Have you ever wondered how a perfect design is created? Do you ever go through a website that is very appealing to you and think about how he/she designed it? Designing is a very broad area with many features and aspects. But whatever you do, there is a set of principles that can be followed to give the user the best experience they can get.
These principles will help you to create an amazing design that is convenient for you and the user both. This set of guidelines will make your job as a designer much easier to follow. There are many principles out there for UX Design, but today I will discuss some basic and important laws that will be very useful to a designer.
1. Aesthetic Usability Effect
A minimalistic and aesthetic design is appealing for a user. When you have a pleasing design, users tend to tolerate minor usability issues and make the product more usable for the user. Such a design can also provide positive feedback for a user that they will believe the design actually works better. When the user is given the best user experience which is visually appealing, the user would want to keep coming back to use the feature more and more.
For example, the search engine, Google is very minimalistic. It has all the necessary information displayed for the user and the key usage of it is visible at a glance. As a User Interface, Google does not mislead the user with unnecessary information and it showcases all the important features and functions in the most minimalistic way.
2. Doherty Threshold
When the user and the interface he/she interacts with, moves at a pace in which both parties do not have to wait for the other, productivity increases. It is stated by Walter J. Doherty that a system must provide its feedback within 0.4 seconds (400ms) or less to the user. A system must have a fast responsive method. Then the user will not be frustrated, time is not wasted and productivity increases.
For example, on a Sign-in page, the ‘Forgot Password’ option deals with the user at a very high speed. When the user clicks the ‘Forgot Password’ option, he will be redirected to select a Password recovery option; by email or phone number. When the user clicks on his desired option, he will receive a verification code within 0.4 seconds or less to reset his password.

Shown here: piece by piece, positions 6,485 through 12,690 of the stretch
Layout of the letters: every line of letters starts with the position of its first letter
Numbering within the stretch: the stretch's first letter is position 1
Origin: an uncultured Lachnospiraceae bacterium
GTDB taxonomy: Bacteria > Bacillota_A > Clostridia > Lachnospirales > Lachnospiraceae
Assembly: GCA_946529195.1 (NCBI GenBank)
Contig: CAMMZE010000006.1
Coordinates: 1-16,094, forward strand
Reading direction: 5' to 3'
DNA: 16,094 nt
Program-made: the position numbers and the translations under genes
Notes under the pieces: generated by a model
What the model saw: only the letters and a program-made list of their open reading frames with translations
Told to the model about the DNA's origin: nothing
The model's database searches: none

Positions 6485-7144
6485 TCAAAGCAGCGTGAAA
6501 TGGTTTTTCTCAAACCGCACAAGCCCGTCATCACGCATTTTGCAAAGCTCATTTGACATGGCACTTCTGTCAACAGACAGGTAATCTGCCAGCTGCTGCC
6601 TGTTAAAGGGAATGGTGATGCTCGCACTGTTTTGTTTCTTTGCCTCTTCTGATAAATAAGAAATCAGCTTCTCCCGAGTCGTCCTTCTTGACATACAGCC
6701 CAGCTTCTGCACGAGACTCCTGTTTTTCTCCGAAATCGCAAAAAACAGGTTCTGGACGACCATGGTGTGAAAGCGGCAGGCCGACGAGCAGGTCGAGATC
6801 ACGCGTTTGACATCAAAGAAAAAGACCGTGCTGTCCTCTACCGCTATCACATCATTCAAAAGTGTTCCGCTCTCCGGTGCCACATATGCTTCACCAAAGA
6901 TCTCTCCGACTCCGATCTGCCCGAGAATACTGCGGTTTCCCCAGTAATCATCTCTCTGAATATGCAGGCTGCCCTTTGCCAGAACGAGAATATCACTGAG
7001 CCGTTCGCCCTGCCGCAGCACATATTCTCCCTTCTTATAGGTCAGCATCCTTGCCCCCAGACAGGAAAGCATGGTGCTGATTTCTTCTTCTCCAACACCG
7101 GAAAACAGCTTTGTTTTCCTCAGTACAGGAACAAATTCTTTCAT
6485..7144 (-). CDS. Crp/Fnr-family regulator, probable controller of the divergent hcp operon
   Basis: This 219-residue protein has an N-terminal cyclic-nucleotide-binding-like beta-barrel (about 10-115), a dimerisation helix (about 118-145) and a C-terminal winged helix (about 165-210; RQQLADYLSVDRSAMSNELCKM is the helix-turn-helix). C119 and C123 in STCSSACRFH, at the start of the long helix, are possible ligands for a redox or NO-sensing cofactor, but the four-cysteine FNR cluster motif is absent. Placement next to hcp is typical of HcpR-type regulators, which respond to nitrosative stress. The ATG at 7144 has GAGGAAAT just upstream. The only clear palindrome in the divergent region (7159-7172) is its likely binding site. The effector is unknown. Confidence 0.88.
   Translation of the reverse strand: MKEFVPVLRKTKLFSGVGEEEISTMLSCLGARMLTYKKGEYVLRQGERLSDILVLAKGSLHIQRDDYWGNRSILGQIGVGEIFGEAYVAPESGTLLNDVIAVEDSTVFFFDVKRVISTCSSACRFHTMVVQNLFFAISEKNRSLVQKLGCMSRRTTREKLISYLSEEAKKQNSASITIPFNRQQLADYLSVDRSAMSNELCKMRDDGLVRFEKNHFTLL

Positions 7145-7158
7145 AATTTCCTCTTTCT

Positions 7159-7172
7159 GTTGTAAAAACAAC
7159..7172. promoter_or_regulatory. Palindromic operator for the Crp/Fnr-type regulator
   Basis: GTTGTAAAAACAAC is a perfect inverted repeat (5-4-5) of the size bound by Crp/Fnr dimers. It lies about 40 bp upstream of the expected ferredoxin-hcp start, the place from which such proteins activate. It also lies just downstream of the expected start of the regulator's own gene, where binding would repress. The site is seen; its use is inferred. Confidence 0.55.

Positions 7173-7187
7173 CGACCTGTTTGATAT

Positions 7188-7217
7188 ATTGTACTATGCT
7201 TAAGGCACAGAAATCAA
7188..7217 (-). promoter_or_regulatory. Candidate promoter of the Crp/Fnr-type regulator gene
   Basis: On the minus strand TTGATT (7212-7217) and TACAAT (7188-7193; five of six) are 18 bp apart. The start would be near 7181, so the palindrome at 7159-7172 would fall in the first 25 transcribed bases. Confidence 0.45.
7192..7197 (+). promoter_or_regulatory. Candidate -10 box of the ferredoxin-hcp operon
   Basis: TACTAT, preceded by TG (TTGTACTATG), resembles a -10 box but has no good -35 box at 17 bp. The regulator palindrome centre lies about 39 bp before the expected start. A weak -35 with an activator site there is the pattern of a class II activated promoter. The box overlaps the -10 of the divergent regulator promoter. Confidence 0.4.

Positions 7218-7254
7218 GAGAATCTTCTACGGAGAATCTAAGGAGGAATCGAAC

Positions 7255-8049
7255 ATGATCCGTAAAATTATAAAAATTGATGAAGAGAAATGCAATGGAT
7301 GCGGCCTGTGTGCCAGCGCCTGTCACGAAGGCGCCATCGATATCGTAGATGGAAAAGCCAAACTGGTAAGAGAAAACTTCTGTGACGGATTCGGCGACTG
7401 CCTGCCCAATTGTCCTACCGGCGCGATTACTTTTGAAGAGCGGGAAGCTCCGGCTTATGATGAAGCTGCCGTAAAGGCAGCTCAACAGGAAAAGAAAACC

Source: The Economic Value of Rapid Response Time research paper by Walter J. Doherty, published by Jim Elliott
3. Fitt’s Law
This law states how the time needed for a user to reach the target depends on the distance to the target and the size of the target. If the target size is smaller and has a longer distance, the user will take more time to reach the target. It is good practice to have whitespace in between the targets too.
For example, if the buttons are too small the user will not be able to interact with the application properly. He will have to take more time than usual to click the button as the distance to reach the button is long. Also, there is not enough white space within the buttons therefore the user might click on the wrong button if he is in a hurry.
But, if the buttons are located perfectly with a definite amount of white space in between the buttons, the user will not mistakenly click on the wrong button either. Furthermore, the user will reach the button in a shorter time because of the larger button size.
Source: Fitts’s Law: The Importance of Size and Distance in UI Design by Interaction Design Foundation
4. Miller’s Law
According to studies done by George A. Miller, it was found that any average person can only keep 7 (+/- 2) elements in his/her short-term memory. When displaying information on a website or an app, put those items into groups of 5–9 and this would improve the ability for a user to take in information and make a decision.
For example, if there is a menu with alot of options, it will be hard for the user to select one because there are a lot of options that he should consider.
If these options are divided into 4 groups according to their similarities, it will be easier for the user to select which option he/she needs according to the respective group.
Source: George A. Miller by Marie Doorey
5. Zeigarnik Effect
It has been found that users tend to remember uncompleted tasks more than completed tasks. According to Abhishek Chakraborty’s article, our brain usually tricks us, or rather we trick our brain into remembering only those things which are incomplete. You can use progress bars for complex tasks to let the user know when he/she has an incomplete task. This can be used to increase the chances of the user completing all the required tasks.